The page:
US and UK – I Lived By the River – Part Five of Nine

Westminster Abbey, with the London Eye bottom left

Westminster Abbey, with the London Eye bottom left

Miraculously minus modern technology, as my phone had drained its battery, my sense of direction wasn’t switched off – despite a hangover that weighed on my shoulders like London’s squalid sky. So I staggered to Clapham Common station from somewhere within Brixton to the south, after my romantically unsuccessful night with Kristy. On my way there I came across the area’s village idiot. Seriously, though he might also have been the town drunk. It’s largely impossible to accurately convey the experience from any conventional literary sense. I was merely walking along, just another face in the crowd, still not sure of my heading when all of his short, dishevelled, unwashed and not recently shaven appearance loomed out of the indifferent crowd flowing to-and-fro around us. Then he started cackling. This is the part that’s hard to record. He didn’t seem to be laughing out of contempt. It felt more like I’d just said something hilarious to him, although I’d actually said nothing. He laughed, and said a few incomprehensible things, and I kept walking but kept my head on a swivel – pointed toward him in case I missed a special piece of ridiculousness or perhaps switchblade or handgun from his pockets. Thankfully, he had nothing else for me. While filled with unanswerable questions about just how many people other than me he’d been freaking out that afternoon, I found myself at the station. My brother who had been to London a couple of years before me praised the underground, or Tube system. He was right to. That city’s underground makes the Gold Coast’s (Queensland, Australia) public transport system seem more like that from an eastern European city a couple of years after World War Two. Point is, no matter how hungover, tired, malnourished or simply lost you are, once you find yourself at an underground station in London, you’re set as long as you have two things: money, and a destination not too far from another station. Once I was at Clapham Common, all I needed to do was connect the various lines, change trains a couple of times, and I was back in good ol’ Blackheath – and straight to bed for an hour or two to fully recover from the hangover and the ordeal of escaping Clapham.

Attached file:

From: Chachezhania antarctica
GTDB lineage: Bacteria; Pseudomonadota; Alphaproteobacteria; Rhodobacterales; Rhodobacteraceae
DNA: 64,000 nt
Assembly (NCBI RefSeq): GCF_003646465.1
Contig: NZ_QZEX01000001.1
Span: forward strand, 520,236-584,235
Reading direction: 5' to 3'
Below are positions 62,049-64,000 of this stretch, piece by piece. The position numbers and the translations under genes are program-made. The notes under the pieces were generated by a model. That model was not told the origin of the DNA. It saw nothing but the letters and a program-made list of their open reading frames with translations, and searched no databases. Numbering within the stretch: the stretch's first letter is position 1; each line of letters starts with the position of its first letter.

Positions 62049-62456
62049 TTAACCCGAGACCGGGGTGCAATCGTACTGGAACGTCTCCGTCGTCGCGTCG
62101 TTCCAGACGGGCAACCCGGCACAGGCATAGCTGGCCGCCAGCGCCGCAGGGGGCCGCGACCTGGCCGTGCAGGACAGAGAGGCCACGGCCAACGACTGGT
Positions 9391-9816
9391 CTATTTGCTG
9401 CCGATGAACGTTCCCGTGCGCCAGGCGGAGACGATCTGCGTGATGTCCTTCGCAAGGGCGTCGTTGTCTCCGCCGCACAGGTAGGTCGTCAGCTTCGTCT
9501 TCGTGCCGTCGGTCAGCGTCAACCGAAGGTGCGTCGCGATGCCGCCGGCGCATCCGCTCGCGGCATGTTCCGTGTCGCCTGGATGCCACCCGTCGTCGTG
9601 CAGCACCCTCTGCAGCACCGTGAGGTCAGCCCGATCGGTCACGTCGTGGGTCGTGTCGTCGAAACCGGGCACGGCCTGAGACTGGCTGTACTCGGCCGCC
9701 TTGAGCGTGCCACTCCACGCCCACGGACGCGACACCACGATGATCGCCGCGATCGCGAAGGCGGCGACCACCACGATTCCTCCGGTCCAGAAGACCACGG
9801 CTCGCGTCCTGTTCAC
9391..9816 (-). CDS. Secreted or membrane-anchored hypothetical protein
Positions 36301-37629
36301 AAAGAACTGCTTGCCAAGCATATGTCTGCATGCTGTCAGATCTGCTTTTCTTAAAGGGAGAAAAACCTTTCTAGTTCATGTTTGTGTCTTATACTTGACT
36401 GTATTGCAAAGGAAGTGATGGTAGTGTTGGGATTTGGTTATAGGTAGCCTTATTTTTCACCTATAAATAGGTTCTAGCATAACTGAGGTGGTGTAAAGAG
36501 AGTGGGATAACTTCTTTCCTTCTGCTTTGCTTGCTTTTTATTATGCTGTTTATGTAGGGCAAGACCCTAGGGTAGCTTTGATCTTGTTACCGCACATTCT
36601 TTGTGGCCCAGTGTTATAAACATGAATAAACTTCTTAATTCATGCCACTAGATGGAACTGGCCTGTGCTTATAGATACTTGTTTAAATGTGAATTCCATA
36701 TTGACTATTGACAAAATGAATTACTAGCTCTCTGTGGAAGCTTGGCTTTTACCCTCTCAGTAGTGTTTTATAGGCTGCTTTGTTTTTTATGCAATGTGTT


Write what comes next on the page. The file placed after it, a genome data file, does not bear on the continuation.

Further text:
Me and the Tower Bridge and Tower of London in the background.  Notice the frost on my shoes.  Yep, that's how Goddamn cold it was

Me and the Tower Bridge and Tower of London in the background. Notice the frost on my shoes. Yep, that’s how Goddamn cold it was

Lewisham is a poor-ish borough, or suburb, just west of more affluent Blackheath. I’d already passed through it during my few train-rides from the Heath to London Bridge and back, but never really explored it because it doesn’t give off much of a tourist attraction vibe nor is it advertised, anywhere that I know of, as a touristy area. The reason it’s relevant in this case is because my hosts Jim and Tim recommended I visit the area in order to buy at least a Santa hat for my intended drunken journey around the south of London during the Twelve Pubs of Christmas bar crawl. If I hadn’t known better I’d swear Jim and Tim were trying to kill me by advising a visit to Lewisham. Turns out I just left my run too late. I walked to Lewisham in search of a Christmassy shop. The road I took doesn’t matter. The point is I’d left too late, at about 4 or 5pm. That meant amid deepening darkness I wandered through the area to its train station in a steadily increasing state of fear that I’d be mugged. There were many people of a different colour to me in Lewisham. Now don’t get me wrong: I’m not racist. It’s just that other than the fact that most of them were clearly recent immigrants or first-generation citizens, they seemed quite poor. And I was probably not unreasonably concerned that they’d find me to be more wealthy than them, simply by virtue of my whiteness, and might seek to extort money I didn’t have by using a knife or firearm as effective leverage. Of course my fears were unfounded and without incident I caught the train from Lewisham back to Blackheath, where I came across some carollers in front of the worst fish and chip shop in the civilised world. After giving them some money to help the homeless, which from a karmic point-of-view was apt as despite my skills I wouldn’t rule out being homeless myself one day, I visited the local pub. Never got anything blog-worthy out of that place – The Railway – but it was a good convenient alcoholic bolt-hole from the rest of the city. From there I watched The Inbetweeners alone, as Jim and Tim were off on a romantic night together. And went to bed, wondering what might have been with Kristy who at that point was probably running around London masquerading as a thin, female and drunk not on egg nog Santa Claus. Merry fucking Christmas.

Carollers, in front of a fish and chip shop that sold me the worst burger I've ever eaten

Carollers, in front of a fish and chip shop that sold me the worst burger I’ve ever eaten


2 thoughts on “US and UK – I Lived By the River – Part Five of Nine

  1. I read your post about Kristy the other night. Though until you mentioned her this time, I’d forgotten I’d read it. If that makes sense. I’m tempted to romanticise the scenario.

    • I suppose the first post involving her was forgettable from the point-of-view of things that didn’t happen. Romanticise away. There’s many things that happened during the entire trip that either weren’t worth mentioning or couldn’t be remembered. I’d be stoked to know stories were being created in the minds of anyone who reads these posts, amid the cracks in the narrative.

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